Convergent evolution of enzyme function (WILKINSON_J18DTP1)
- Research Area Frontier Bioscience
- Partner The John Innes Centre (JIC)
Dr Barrie Wilkinson -
- Application Deadline 27/11/2017
The chorismate biosynthetic pathway is required for the production of aromatic amino acids, essential building blocks of life.
However, on numerous occasions microbes have hijacked this pathway and diverted it to produce molecules that include many lifesaving drugs such as the antibiotic rifamycin, used in the treatment of TB, and immunosuppressive agents such as rapamycin. Such compounds are fundamental to modern medicine and without them many procedures that we take for granted would not be possible.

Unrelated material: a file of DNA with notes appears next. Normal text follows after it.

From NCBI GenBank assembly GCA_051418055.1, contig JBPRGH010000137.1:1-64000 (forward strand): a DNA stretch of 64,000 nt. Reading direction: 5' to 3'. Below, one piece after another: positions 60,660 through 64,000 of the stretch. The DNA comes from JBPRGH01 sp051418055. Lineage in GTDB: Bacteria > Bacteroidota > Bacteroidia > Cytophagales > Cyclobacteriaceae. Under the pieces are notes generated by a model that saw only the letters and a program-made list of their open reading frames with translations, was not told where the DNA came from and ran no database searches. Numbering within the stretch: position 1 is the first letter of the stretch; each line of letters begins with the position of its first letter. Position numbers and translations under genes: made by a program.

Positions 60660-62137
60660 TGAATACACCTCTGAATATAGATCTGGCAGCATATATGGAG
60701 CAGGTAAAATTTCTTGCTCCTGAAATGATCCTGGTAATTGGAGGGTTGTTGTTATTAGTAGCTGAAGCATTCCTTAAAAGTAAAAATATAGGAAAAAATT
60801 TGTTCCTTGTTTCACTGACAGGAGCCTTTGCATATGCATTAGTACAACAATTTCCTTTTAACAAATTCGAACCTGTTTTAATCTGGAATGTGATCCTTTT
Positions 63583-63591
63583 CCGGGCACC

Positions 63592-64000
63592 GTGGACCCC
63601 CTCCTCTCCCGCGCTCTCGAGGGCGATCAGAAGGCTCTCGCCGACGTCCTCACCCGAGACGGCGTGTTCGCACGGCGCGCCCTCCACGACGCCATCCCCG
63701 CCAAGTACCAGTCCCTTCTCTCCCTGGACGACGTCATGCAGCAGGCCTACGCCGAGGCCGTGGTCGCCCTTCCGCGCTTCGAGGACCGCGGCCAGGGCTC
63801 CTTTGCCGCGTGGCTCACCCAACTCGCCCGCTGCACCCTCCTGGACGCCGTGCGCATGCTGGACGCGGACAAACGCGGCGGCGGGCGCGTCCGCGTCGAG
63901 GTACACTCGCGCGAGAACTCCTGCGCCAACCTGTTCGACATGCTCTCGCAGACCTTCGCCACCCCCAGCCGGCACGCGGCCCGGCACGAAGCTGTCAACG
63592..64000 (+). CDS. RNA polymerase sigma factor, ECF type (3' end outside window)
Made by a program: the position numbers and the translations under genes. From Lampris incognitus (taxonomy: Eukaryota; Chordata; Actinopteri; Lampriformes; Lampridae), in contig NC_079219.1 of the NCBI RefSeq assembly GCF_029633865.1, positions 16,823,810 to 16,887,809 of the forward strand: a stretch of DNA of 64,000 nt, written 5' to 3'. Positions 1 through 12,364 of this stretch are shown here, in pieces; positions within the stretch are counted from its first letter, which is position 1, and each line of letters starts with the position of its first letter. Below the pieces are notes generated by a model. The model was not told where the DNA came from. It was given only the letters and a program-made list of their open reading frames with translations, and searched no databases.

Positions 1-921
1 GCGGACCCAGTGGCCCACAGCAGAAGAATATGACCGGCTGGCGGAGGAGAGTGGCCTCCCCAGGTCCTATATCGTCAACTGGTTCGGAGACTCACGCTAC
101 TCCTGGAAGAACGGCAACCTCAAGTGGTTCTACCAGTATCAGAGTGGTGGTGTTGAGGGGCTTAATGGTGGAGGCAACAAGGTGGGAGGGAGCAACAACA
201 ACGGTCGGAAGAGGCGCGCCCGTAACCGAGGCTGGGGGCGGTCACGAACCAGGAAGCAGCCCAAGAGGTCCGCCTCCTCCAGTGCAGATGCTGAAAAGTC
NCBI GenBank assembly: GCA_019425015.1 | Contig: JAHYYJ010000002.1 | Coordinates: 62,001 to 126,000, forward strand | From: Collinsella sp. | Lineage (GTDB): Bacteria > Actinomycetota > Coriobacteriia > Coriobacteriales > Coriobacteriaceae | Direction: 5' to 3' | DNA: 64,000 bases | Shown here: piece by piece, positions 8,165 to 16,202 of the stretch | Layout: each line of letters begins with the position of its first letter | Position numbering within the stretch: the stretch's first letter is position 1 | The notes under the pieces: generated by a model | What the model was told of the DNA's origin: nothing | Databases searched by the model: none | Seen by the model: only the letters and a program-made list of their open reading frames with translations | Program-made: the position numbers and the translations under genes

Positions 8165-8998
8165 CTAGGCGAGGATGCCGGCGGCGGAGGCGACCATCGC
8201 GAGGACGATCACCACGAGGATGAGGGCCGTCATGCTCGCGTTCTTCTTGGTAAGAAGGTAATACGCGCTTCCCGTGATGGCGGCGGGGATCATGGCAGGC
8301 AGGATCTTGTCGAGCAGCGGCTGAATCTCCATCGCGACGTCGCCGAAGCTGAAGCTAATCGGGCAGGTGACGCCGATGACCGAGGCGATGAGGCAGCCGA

Being ever thrifty, in order to hijack this pathway Nature uses existing enzymes from the chorismate pathway and re-purposes them for the new task. In some cases the evolution of different enzymes from the pathway has converged to produce the same new product.
The studentship will investigate this process with the ultimate goal of bioengineering enzymes to carry out new functions, enabling the production of valuable new 'non-natural', natural products for use in medicine, for example as new antibiotics.
The successful candidate will have access to cutting-edge research facilities as well as a stimulating research and training environment. They will be part of an interdisciplinary team and through the project will gain an excellent foundation in protein evolution, molecular microbiology, x-ray crystallography and synthetic biology.
The combination of skills and experience provided by this studentship will make the successful candidate highly employable in academia or industry.